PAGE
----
This afternoon Jeff Aresty, Don Philbin, Colin Rule, and I presented to the Texas Bar’s “Alternative Dispute Resolution 2015″ conference. Colin and Don demonstrated ODR platforms and I spoke briefly about the impact of technology on third party ethics. Basically, I suggested that the platforms Don and Colin were demonstrating would become more prevalent in the future, but that at the moment technology of some kind is used by all or almost all lawyers and third parties. My message was my usual one – any use of technology has an impact on the ethics of practice. I concentrated on confidentiality and security (with a focus on record keeping), and third party competence – those are the issues that I think are most on the minds of practitioners, and the most critical in dealing with parties. The presentation today was a short version of comments that I have made many times before, and which can be found in some of the publications on this site.
As my friends, colleagues, and students will attest, I don’t often seem at a loss for words. The attack on Charlie Hebdo, however, left me numbed by the repetition of killing for truth, and prompted me to draw what I would guess are a couple of dozen quick sketches of Charlie Brown in various shades of sorrow, anger, disgust, and, perhaps finally, resignation.
Every time one of these terror events occurs there seems to be a renewal of the assertion that the Muslim community does not publicly condemn those who kill in the name of Allah. Maybe, just maybe, a glimmer of silver lining this time could be that not only has the Muslim community spoken out quickly and loudly, some who have accused them of silence before are actually hearing the condemnations. Maybe that’s a little bit of silver lining. But it’s pretty cold comfort.
On one end of the spectrum in the US, Bill Maher, a noted and loudmouthed liberal, offers the opinion that with so many “bad apples” there must be “something wrong with the orchard.” At the other end, conservatives of all stripes have mouthed the expected words – not all Muslims are terrorists – but their actions, too, push us further toward division, suspicion, isolation, and intolerance. Overall, there are a lot of voices shouting out condemnation for the acts in Paris – and, as usual, the only ones I am sure are not listening at all are the ones who committed the acts, and the ones who will come after them to commit more.
I’m as sad, and angry, and bewildered as Charlie. And it cements in my mind the conviction that there is nothing so dangerous as an individual who is absolutely sure he or she knows the truth.
January brings two ODR courses. I will teach a short course in ODR for the McGeorge School of Law (U. of the Pacific) in early January, and then an online ODR course will run with Werner Institute students at Creighton University from January through early March.
The Fall 2014 edition of Dispute Resolution Magazine is out (online and in hard copy). The Fall volume is dedicated to the practice of arbitration and includes my article, “If an Eyebrow is Raised on the Internet, Will the Arbitrator See It?”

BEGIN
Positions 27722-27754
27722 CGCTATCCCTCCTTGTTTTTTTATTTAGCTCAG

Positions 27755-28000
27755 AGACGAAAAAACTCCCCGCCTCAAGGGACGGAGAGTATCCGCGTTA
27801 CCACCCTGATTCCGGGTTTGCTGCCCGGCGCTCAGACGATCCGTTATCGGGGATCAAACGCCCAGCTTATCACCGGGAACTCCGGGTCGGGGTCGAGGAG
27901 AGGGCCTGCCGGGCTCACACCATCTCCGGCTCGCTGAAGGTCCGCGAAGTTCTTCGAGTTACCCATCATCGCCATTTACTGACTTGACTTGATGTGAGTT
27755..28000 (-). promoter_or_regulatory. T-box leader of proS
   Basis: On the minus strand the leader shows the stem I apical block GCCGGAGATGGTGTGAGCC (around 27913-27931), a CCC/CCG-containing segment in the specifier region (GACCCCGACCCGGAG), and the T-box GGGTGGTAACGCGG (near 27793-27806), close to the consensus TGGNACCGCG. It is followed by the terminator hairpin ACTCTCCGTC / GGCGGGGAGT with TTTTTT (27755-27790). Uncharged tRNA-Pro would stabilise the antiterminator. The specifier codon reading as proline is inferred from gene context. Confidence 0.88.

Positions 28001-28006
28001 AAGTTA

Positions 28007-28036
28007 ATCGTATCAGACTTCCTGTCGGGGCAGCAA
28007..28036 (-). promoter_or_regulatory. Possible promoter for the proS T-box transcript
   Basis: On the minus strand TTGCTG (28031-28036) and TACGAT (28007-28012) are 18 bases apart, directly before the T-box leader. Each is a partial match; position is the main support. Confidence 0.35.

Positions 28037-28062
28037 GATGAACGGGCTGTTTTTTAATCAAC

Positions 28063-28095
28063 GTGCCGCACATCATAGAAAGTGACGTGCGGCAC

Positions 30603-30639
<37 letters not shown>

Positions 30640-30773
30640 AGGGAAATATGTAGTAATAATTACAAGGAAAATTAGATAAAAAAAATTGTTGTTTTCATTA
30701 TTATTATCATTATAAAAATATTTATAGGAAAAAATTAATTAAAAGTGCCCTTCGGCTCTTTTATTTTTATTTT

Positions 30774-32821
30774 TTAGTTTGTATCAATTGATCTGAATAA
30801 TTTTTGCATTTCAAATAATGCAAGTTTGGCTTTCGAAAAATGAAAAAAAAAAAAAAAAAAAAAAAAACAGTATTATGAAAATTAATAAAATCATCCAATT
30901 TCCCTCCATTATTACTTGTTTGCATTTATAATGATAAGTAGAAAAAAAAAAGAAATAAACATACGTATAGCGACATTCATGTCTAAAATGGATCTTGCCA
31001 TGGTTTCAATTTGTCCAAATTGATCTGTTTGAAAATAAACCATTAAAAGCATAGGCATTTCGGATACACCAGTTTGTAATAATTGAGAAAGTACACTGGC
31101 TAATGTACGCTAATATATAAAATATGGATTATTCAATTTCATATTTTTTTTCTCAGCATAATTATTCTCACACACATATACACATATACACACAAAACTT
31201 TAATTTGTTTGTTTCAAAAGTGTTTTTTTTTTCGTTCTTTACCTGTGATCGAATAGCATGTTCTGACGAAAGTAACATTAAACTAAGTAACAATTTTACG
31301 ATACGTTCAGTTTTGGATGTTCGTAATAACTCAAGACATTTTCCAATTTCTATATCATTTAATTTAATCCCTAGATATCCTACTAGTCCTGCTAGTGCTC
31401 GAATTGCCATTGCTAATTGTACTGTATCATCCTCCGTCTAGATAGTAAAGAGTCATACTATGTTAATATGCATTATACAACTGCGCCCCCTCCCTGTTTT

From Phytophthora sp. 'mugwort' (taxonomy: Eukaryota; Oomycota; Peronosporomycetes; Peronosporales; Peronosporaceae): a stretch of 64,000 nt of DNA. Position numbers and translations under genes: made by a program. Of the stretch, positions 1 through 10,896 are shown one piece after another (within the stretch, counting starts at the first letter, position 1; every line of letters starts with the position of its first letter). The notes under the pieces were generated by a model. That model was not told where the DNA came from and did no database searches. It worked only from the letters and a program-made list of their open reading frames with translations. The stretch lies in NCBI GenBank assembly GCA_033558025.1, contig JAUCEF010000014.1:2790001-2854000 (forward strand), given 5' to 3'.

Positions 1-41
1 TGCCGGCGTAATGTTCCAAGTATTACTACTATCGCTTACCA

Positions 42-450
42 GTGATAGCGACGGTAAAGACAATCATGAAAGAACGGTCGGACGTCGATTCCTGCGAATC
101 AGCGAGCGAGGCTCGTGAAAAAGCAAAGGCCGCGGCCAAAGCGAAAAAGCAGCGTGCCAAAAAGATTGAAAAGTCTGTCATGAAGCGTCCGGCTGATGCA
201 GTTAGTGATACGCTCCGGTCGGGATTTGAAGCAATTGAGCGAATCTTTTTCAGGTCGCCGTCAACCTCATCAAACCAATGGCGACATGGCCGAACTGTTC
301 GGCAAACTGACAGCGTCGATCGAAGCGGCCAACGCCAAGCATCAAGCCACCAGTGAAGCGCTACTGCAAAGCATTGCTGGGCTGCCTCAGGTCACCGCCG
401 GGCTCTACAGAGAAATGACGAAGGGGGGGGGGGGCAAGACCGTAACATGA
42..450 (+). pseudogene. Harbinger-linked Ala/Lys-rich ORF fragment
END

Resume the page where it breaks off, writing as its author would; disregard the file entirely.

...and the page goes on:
Cyber Week 2014
CyberWeek 2014 runs from Monday, November 3, through Friday, November 7. During the week I will be involved in a variety of activities, including webinars and discussion fora. On Monday, Susan Exon, Kristin Blankley, and I will conduct a webinar on issues surrounding third party ethics online. Beginning Monday and running through the week, I will co-moderate an online discussion forum with Angie Raymond, again on the subject of ethics. During the week, there will be an online mediation contest run by Katrina Nobles at Cornell, and for which I will be one of the judges. Sign up for the week is free at: CyberWeek 2014
This week kicks off two online ODR classes: One for Dominican University in Chicago, the other for the Center for Innovative Justice Technology. The Dominican class is part of the university’s graduate program in dispute resolution, and the CIJT class is offered to dispute resolution professionals and attorneys who want to learn the basic issues related to the use of technology in their practices. The CIJT class is co-taught with Larry Bridgesmith, an attorney and educator from Nashville, Tennessee.
ACR is again this year doing a series of podcasts based on panel presentations at the upcoming conference in Cincinnati. This year, I’m involved in two panels, one on cross-border commercial disputes and one on “complex” cases. I’ll be presenting with Colin Rule for the commercial panel, and with NMB colleagues Terri Brown and Jim MacKenzie for the complex case panel. The podcast discussing the two panels can be accessed by clicking here: PODCASTS
I am happy to say that I will assume a seat on the Board of Directors for the Northern Virginia Mediation Service at the Board Meeting Scheduled for July 29, 2014. I have been associated with NVMS in tangential ways for some time, as an instructor for courses and as an occasional donor. Taking a seat on the Board will begin a more formal long-term relationship, to which I look forward. I very much believe in the NVMS mission: “NVMS provides the community with accessible, affordable, and appropriate conflict resolution and education services. We help people find collaborative approaches to achieve acceptable and enduring outcomes.” I’m sure working with like-minded practitioners and supporters will be a pleasure.
The International Mediation Institute – IMI – has established a task force with members from around the world to address issues related to the definition of ODR and standards that should apply to ODR practitioners and providers. I am happy to say that I am one of the task force members.